You are right in attempting to close this discussion between yourself and me (at least) We are not going to agree. I have no vested interest in TEACCH, it does not pay my wages, it has never done anything but damage my child and there is no point arguing with you over it when you obviously can see merit in it and I cannot.

    Which is why i came to this forum in the first place….to let other parents know that there are alternatives to teacch, much better alternatives..to let other parents know, if they dont know already, that teacch does not offer an academic curriculum to their children, keeps them wrapped up in the “cotton wool” of a teacch environment, and generally expects so little of them that their children may well lose out on life’s greatest opportunity, the opportunity to learn, to learn independently. TEACCH does not advocate limitless possibilities for our children.

    TEACCH assumes autistic children have “potentials”. When i hear this kind of language regarding my boy, i shudder. Someone else, particularly a teacher who teaches teacch, will NEVER EVER know my child’s potential. However, that teacher may well damage my child’s “potential” by placing a self fulfilling prophesy on him and assuming he will only go “so far”.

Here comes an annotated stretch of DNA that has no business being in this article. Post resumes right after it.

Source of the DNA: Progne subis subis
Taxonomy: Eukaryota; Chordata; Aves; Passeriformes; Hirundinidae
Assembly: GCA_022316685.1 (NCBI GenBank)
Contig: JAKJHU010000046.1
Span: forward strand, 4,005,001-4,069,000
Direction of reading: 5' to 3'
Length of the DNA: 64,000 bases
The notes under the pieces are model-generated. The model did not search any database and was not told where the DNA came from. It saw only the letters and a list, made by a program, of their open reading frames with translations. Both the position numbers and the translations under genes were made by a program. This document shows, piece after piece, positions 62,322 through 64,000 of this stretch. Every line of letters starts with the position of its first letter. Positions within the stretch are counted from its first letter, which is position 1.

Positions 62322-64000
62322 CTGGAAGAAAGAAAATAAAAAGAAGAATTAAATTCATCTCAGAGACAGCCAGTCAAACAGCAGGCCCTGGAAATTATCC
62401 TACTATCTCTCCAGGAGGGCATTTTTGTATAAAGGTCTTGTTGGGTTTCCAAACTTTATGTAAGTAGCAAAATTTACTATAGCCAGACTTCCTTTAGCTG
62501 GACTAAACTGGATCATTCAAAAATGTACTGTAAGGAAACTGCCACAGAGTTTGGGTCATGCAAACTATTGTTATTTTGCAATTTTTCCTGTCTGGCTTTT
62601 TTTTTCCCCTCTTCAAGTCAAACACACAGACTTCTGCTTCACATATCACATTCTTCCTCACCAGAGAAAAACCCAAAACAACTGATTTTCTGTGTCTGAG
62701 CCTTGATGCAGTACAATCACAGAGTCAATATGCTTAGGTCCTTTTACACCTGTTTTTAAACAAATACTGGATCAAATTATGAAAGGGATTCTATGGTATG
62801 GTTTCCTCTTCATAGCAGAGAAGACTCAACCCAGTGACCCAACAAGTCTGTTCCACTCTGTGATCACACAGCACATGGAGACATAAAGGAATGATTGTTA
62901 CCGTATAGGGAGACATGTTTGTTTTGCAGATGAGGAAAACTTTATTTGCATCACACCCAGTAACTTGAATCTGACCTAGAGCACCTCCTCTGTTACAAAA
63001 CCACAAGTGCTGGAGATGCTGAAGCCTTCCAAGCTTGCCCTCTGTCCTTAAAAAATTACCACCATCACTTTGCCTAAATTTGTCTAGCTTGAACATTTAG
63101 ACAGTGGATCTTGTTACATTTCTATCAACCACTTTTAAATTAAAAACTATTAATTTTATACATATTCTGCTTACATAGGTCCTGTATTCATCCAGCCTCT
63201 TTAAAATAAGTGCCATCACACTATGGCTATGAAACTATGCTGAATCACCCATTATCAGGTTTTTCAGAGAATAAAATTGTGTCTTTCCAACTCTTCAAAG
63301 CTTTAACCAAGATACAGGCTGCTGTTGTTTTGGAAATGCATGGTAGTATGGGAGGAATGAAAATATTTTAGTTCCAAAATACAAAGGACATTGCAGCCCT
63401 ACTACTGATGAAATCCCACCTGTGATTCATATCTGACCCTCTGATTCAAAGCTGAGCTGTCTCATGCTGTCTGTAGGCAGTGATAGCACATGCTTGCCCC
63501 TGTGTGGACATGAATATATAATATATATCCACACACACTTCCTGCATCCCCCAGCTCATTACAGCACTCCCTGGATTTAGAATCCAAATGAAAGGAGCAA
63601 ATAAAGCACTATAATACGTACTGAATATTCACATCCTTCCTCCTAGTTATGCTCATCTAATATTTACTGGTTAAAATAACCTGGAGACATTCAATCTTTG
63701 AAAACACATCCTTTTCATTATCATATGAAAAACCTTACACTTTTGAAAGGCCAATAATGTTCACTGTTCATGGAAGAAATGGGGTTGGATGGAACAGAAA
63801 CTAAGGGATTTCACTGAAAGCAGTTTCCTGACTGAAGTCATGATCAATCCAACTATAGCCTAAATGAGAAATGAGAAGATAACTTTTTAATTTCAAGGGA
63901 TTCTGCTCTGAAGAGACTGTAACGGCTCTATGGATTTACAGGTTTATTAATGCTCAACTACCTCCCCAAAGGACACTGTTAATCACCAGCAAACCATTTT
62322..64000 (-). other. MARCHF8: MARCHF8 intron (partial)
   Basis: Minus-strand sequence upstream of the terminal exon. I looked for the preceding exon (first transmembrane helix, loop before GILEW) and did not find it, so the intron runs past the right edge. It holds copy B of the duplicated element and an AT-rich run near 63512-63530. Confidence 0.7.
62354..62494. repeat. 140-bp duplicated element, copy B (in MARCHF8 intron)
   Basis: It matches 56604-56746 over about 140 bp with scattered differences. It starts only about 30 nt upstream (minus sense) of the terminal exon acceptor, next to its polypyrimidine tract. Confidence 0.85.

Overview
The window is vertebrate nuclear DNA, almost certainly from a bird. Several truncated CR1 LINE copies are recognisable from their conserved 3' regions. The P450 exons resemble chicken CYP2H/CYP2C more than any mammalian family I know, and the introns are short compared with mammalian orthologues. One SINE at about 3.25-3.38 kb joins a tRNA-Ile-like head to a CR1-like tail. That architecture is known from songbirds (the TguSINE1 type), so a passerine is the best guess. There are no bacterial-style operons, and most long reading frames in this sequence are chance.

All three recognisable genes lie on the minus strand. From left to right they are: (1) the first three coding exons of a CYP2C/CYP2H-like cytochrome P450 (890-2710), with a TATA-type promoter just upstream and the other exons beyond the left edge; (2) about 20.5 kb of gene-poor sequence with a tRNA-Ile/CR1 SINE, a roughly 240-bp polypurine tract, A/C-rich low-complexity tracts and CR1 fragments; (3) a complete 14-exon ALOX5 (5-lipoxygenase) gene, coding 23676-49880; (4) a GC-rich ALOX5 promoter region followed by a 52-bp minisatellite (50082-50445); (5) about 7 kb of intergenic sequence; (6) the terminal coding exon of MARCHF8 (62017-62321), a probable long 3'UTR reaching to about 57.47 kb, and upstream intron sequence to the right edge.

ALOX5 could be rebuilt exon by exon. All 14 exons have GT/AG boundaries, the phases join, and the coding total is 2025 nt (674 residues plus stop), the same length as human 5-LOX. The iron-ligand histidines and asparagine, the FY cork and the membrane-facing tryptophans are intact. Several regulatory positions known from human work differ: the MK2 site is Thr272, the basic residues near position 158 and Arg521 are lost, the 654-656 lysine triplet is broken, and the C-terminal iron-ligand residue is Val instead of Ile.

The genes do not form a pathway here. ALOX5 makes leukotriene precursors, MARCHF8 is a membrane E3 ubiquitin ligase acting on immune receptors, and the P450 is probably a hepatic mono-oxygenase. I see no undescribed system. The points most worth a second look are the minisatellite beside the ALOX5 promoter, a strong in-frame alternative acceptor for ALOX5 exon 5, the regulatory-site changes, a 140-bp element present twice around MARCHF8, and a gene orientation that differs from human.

It really really makes me ill and extraordinarily angry.

    Again for parents who are not aware of what teacch really stands for, learn what the acronym means, try and find anecdotes from other parents whose children have been in teacch programs and make yourself aware of the underpinning “philosophy” that is teacch. Read about Eric Schopler and go the teacch website and carefully examine the words that are used regarding our children.

    Funny, how kids with aspergers are not pushed into teacch programs, but our kids are. Because kids with aspergers are considered more “able”, this is verified by the fact that many of them attend mainstream schools.